Chapter 324: Blue Mountain
“No actualy,” Lan Jue said. “I haven’t had breakfast yet. Fetch us a little something yeah?”
“Shit!” The Coffee Master used his quick hands to deliver to Lan Jue the international symbol of displeasure 1. “You’ll be lucky if I don’t poison you!”
Lan Jue chuckled. “I trust your moral quality, Mister Knave.”
The Coffee Master rose to his feet in a huff. He stomped to the counter and shared a few words with the women there.
Lan Jue, meanwhile, simply sat with noble air upon his chair. He politely nodded in greeting to the ladies. “If you wouldn’t mind, I would love some Blue Mountain Coffee. I’d also like a sandwich and some greens as well, please.”
The Coffee Master turned back around and shot Lan Jue a venomous look. “No Blue Mountain!”
To this, the Jewelry Master sighed. “Fine. Might as well cancel any plans you might have with the Wine Master or Gourmet, I suppose. I’ll be sure to tell them about your sudden lack of inventory. They’re probably low as well.”
“Ruthless,” the Coffee Master snarled.
Blue Mountain coffee was considered among the best of brews. It was a rare product of a place called Jamaica, on former era Earth. It was still sold today, though modern Blue Mountain was a simulated approximation of the real thing. They had to reproduce the conditions on former era Jamaica, and that contributed to its higher cost. Even the Coffee Master couldn’t as much as he’d like, much less enough to sell. He only ever brewed a pot on particularly happy occasions.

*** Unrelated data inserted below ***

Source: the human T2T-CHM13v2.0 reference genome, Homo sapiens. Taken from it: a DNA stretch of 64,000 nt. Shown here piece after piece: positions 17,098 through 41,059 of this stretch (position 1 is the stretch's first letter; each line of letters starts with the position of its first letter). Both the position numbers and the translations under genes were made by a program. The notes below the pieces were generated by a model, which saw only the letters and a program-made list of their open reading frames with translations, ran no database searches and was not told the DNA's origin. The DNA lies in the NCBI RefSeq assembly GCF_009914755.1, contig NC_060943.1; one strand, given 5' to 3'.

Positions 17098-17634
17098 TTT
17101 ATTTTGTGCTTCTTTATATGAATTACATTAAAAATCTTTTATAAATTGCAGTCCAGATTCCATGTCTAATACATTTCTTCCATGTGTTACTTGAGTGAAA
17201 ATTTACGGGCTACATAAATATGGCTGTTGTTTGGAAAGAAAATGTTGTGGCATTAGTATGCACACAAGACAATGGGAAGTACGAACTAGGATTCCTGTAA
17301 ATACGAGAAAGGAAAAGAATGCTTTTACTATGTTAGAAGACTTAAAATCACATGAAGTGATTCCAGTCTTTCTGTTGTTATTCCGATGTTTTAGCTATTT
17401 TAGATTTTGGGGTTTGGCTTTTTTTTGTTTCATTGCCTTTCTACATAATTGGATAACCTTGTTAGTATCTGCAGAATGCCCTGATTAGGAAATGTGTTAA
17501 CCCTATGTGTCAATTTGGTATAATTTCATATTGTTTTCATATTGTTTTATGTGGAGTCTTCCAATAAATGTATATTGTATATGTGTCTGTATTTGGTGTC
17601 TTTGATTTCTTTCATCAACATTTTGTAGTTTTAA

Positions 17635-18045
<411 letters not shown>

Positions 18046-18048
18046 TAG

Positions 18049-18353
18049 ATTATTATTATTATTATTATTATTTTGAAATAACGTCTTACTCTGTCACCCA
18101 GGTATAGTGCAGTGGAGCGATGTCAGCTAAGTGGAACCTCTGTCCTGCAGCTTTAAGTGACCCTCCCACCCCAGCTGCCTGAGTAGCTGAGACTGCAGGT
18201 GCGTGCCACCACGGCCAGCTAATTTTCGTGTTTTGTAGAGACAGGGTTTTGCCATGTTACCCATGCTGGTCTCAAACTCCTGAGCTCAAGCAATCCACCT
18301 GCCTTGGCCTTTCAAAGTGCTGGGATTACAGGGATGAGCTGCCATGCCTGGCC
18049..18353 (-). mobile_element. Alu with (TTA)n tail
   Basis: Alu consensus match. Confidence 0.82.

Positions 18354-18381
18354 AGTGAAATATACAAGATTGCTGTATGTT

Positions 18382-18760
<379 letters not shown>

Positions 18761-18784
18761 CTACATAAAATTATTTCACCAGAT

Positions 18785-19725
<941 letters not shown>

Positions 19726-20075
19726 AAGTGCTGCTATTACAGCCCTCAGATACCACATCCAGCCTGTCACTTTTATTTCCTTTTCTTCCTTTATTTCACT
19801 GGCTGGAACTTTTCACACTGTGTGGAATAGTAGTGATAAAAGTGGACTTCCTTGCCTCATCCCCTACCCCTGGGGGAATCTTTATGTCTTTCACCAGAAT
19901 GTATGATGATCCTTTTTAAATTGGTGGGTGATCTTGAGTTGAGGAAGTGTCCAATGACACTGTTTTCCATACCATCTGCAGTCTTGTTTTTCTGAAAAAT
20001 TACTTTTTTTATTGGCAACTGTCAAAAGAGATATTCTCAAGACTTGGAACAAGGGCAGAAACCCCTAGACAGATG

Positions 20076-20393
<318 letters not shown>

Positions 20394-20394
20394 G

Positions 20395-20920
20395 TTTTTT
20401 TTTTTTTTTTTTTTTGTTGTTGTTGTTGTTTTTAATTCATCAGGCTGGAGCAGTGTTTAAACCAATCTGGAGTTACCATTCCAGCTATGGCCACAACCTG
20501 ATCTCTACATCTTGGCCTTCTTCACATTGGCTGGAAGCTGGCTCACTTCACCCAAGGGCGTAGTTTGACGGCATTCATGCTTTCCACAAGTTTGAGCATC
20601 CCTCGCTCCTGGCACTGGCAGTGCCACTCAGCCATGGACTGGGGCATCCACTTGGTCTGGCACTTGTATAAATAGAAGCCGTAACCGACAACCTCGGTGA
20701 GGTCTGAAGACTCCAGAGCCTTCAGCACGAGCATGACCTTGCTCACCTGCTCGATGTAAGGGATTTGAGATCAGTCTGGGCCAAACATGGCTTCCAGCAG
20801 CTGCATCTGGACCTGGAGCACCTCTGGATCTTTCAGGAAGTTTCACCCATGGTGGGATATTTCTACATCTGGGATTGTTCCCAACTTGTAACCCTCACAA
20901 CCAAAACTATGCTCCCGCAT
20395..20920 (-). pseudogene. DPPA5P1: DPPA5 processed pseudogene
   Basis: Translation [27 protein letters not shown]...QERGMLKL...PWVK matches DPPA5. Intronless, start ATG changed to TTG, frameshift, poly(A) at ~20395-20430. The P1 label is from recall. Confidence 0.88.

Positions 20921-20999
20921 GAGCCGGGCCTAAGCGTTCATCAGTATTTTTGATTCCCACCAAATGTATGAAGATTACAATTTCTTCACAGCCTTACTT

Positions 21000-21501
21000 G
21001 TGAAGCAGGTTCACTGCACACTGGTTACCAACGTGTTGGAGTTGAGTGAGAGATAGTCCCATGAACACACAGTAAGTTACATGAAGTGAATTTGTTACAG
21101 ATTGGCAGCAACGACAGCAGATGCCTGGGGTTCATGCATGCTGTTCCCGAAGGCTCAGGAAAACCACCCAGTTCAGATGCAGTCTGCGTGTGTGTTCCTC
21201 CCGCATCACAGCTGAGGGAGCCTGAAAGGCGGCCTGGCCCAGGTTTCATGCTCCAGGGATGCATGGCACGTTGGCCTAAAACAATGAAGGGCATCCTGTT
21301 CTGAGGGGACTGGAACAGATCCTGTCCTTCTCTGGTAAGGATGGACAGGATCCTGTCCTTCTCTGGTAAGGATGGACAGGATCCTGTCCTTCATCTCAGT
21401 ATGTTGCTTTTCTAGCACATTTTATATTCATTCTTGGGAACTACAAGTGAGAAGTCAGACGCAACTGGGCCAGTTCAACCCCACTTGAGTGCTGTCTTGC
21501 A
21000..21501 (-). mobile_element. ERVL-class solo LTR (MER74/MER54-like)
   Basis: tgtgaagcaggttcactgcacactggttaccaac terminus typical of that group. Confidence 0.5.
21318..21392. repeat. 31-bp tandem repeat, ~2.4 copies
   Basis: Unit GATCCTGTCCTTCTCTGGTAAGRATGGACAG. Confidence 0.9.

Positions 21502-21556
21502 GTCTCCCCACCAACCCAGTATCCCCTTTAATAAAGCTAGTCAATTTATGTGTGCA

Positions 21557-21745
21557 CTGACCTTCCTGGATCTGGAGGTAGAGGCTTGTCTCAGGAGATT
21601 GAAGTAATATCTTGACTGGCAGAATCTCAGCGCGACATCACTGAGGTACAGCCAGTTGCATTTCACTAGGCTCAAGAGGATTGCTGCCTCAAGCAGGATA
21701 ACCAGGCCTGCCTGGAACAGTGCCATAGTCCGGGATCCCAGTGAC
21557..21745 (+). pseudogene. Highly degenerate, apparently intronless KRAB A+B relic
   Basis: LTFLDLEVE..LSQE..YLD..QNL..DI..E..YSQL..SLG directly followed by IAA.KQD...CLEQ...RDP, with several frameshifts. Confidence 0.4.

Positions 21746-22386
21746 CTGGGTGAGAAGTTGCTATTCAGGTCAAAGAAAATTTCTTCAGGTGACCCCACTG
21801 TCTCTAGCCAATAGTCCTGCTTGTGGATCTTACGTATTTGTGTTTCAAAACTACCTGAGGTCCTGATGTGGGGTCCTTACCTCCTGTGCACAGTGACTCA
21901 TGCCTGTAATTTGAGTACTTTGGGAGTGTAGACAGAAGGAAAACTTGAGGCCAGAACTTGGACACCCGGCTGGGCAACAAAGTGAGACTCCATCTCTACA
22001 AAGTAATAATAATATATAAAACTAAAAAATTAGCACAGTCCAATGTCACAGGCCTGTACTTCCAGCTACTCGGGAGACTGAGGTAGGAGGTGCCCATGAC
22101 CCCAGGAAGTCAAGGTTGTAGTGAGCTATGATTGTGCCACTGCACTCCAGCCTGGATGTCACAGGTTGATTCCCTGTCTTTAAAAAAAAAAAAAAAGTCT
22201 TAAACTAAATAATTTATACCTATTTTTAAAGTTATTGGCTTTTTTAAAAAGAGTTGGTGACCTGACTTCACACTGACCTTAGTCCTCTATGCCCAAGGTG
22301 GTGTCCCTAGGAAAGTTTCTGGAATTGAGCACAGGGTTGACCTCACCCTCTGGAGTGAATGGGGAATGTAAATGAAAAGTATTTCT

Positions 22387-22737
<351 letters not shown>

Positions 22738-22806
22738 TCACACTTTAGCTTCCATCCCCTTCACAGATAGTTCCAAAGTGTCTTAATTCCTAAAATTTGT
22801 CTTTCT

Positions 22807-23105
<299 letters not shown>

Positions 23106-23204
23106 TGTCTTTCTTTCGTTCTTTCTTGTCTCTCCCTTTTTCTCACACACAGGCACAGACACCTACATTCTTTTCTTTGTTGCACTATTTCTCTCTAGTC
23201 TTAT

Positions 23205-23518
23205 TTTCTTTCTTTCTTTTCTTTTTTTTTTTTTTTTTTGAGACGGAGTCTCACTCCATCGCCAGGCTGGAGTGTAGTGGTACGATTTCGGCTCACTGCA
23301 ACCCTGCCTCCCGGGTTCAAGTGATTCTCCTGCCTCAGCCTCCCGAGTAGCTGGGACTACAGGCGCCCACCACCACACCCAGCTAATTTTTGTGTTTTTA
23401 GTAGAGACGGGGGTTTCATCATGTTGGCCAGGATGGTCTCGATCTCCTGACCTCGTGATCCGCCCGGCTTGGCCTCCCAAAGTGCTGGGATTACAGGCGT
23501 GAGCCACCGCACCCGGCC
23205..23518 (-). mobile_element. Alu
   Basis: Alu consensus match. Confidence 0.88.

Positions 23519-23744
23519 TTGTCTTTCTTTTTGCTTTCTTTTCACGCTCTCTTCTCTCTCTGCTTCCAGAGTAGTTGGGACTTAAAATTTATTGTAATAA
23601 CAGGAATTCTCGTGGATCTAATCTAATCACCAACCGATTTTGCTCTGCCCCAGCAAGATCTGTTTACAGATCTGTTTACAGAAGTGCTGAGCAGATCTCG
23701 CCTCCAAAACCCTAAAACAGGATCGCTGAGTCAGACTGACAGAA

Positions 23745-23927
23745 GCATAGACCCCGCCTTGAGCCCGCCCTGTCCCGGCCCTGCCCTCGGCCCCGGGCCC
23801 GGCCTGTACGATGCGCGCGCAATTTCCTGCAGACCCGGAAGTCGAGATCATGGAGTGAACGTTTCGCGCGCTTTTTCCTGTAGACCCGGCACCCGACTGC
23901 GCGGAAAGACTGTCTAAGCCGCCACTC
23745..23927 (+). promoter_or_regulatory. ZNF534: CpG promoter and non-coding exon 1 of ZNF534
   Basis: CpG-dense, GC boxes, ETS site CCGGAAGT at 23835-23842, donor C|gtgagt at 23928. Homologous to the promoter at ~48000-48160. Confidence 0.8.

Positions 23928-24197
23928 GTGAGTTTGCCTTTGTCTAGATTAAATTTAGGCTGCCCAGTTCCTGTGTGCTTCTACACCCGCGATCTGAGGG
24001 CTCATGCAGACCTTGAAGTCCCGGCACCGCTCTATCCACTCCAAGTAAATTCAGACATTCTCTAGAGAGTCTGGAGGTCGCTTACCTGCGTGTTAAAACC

The Coffee Master didn’t return to his seat beside Lan Jue. Instead, he walked behind the counter and busied himself with other things. The entire process – grinding the beans, filtering the coffee – wasn’t quick and it wasn’t slow. Each movement the Coffee Master made was purposeful, and graceful. His eyes were especially focused.
Watching the man at work dispersed some of the gloominess that still hung around Lan Jue. Coming back to the Avenue was always pleasant. He got to watch a master at work.
Lan Jue rarely drank milk due to his lactose intolerance 2. Too much undoubtedly aggravated his stomach, and he couldn’t each for the whole day. His preference was for straight black coffee, and since it was high-grade coffee there was no need for sugar. It would adversely mask the coffee’s natural flavor.
After a short while, a waitress arrived with a plate, upon which sat Lan Jue’s sandwich and assorted greens. The Coffee Master eventually returned with another tray.